Two prior prospective studies conducted in the neonatal period used flexible bronchoscopy to evaluate the occurrence of airway lesions due to intubation and evaluate its association with stridor. Both reported divergent results. Fan et al. showed that stridor had high specificity, low sensitivity, and an NPV of 67% for detection of moderate or severe acute laryngeal lesions.9 Sherman et al. found high sensitivity and specificity of stridor in detecting moderate or severe SGS, and concluded that lesions associated with significant airway obstruction would rarely remain undiagnosed if only neonates with stridor were evaluated.10 It is worth noting that both studies evaluated patients for stridor at only one time point, i.e., immediately after extubation, and were restricted to neonatal samples.

Cordeiro et al., in a prospective study of 215 patients in a mixed pediatric and neonatal intensive care unit, evaluated the performance of a respiratory distress score (which included stridor among its variables) to detect airway lesions diagnosed by endoscopy immediately after extubation. Higher scores had 73.3% sensitivity and 58.6% specificity for detection of moderate or severe lesions. In patients with lower scores, the likelihood of absence of such lesions was 80.4%. Thus, the score had satisfactory performance for predicting absence of moderate or severe lesions in patients with mild distress.12

In the current study, analysis of the presence of stridor was found to be useful in establishing the likelihood of SGS among patients who did not develop stridor during the follow-up period, as demonstrated by the NPV of 96.15%. The specificity of only 54% can be justified by the fact that different types of laryngeal lesions may cause stridor. Moreover, transient vocal fold lesions (e.g., edema or granulation tissue) and acute alterations of vocal fold mobility are common causes of stridor in this period.29

The results of the present study are further explained by the timing of stridor occurrence during follow-up. Most patients who developed SGS showed persistent stridor, i.e., were positive for stridor at 72h. By considering only these patients as having a positive test, the specificity increased significantly to 89.1%. Furthermore, in this population, two out of every five children who experienced stridor onset or persistence >72h after extubation were ultimately diagnosed with SGS. As in previous studies, SGS could essentially be ruled out in patients who did not exhibit stridor and in those whose stridor resolved within 72h of extubation.

The results show that SGS due to intubation can still be diagnosed if airway endoscopy is restricted to patients who exhibit stridor during the post-extubation period. When considering the high specificity of persistent or late-onset stridor (lasting or beginning >72h post-extubation) for SGS, it seems relevant that these patients should undergo airway endoscopy under general anesthesia. Moreover, the area under the ROC curve in the second analysis shows that stridor can be considered an accurate marker of post-intubation SGS in the pediatric population.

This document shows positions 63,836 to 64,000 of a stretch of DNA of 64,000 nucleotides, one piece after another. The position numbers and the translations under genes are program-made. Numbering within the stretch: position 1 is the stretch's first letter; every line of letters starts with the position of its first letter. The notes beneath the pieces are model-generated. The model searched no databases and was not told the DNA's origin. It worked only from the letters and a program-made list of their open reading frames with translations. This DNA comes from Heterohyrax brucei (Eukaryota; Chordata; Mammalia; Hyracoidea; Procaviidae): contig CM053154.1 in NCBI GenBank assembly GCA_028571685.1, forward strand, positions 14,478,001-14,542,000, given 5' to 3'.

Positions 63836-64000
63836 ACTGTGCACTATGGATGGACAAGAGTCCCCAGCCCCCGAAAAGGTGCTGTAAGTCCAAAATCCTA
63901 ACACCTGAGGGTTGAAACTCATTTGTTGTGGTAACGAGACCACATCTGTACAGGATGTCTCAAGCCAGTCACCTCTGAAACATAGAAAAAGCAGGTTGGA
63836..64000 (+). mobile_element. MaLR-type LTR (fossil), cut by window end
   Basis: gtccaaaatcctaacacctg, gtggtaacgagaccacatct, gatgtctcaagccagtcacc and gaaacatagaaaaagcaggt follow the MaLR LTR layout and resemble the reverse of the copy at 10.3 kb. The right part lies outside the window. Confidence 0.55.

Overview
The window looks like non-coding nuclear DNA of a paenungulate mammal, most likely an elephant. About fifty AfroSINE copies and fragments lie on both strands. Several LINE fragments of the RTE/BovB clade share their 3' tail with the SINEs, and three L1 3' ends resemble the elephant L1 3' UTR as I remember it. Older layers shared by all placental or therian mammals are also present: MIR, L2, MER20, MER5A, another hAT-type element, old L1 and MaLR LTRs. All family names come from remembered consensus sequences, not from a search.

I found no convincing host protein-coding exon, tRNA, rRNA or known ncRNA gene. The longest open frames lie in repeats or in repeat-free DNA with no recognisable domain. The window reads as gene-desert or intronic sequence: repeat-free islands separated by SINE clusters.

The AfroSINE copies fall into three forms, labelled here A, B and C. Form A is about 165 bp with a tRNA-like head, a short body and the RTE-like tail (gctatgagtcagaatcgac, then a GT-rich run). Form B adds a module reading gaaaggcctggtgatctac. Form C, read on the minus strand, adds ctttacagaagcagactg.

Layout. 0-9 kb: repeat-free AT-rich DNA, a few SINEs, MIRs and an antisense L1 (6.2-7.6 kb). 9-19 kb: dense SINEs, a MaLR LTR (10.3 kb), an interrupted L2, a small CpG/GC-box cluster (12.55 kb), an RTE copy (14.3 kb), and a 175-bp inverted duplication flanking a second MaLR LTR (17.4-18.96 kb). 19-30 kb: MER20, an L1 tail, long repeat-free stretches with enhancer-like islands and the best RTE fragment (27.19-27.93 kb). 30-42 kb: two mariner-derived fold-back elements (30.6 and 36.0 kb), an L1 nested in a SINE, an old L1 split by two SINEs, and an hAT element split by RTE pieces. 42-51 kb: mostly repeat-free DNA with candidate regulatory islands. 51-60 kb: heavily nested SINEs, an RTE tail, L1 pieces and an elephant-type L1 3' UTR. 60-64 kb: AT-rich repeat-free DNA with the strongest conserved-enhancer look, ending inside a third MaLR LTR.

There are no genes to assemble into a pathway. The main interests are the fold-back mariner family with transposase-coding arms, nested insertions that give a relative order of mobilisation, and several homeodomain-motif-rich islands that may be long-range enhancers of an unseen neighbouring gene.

Direct laryngoscopy under general anesthesia is considered the gold standard for visualization of the subglottic region; however, in this study, its use was restricted to specific patients. FFL was used for screening purposes because the objective was to evaluate all children endoscopically, irrespective of their symptoms, in a less invasive manner. In addition, FFL provides adequate visualization of the subglottis in the vast majority of patients. Furthermore, the follow-up period of at least 6 months decreased the likelihood of missed SGS diagnoses in this sample.

One of the limitations of this study was the use of a clinical marker (i.e., stridor) that is subject to interobserver variability. However, some authors have reported satisfactory agreement between clinical scores and stridor measurement, and excellent interobserver reliability, with kappa reaching 0.93 in a study conducted by Klassen and Rowe.30

In conclusion, absence of stridor proved to be adequate to rule out the diagnosis of post-intubation SGS in pediatric patients. Improved specificity was found when stridor persisted for >72h after extubation or when onset was >72h post-extubation. Given these findings, it seems appropriate to restrict airway endoscopy under general anesthesia for confirmation of SGS only in those patients who have stridor 72h following extubation.

Conflicts of interest

The authors declare no conflicts of interest.

L.D. Holinger.
Etiology of stridor in the neonate, infant and child.
Ann Otol Rhinol Laryngol, 89 (1980), pp. 397-400
R.E. Wood, D. Postma.
Endoscopy of the airway in infants and children.
L.L. Fan, L.M. Sparks, F.J. Fix.
Flexible fiberoptic endoscopy for airway problems in a pediatric intensive care unit.
Chest, 93 (1988), pp. 556-560
B. Benjamin.
Prolonged intubation injuries of the larynx: endoscopic diagnosis, classification, and treatment.
Ann Otol Rhinol Laryngol Suppl, 160 (1993), pp. 1-15
R.T. Cotton.
Management of subglottic stenosis.
Otolaryngol Clin North Am, 33 (2000), pp. 111-130
M.M. Smith, G. Kuhl, P.R. Carvalho, P.J. Marostica.
Flexible fiber-optic laryngoscopy in the first hours after extubation for the evaluation of laryngeal lesions due to intubation in the pediatric intensive care unit.
Int J Pediatr Otorhinolaryngol, 71 (2007), pp. 1423-1428
D. Manica, C. Schweiger, P.J. Marostica, G. Kuhl, P.R. Carvalho.
Association between length of intubation and subglottic stenosis in children.
Laryngoscope, 123 (2013), pp. 1049-1054
B.H. Wittekamp, W.N. van Mook, D.H. Tjan, J.H. Zwaveling, D.C. Bergmans.
Clinical review: post-extubation laryngeal edema and extubation failure in critically ill adult patients.
Crit Care, 13 (2009), pp. 233
L.L. Fan, J.W. Flynn, D.R. Pathak, W.A. Madden.
Predictive value of stridor in detecting laryngeal injury in extubated neonates.
Crit Care Med, 10 (1982), pp. 453-455
J.M. Sherman, S. Lowitt, C. Stephenson, G. Ironson.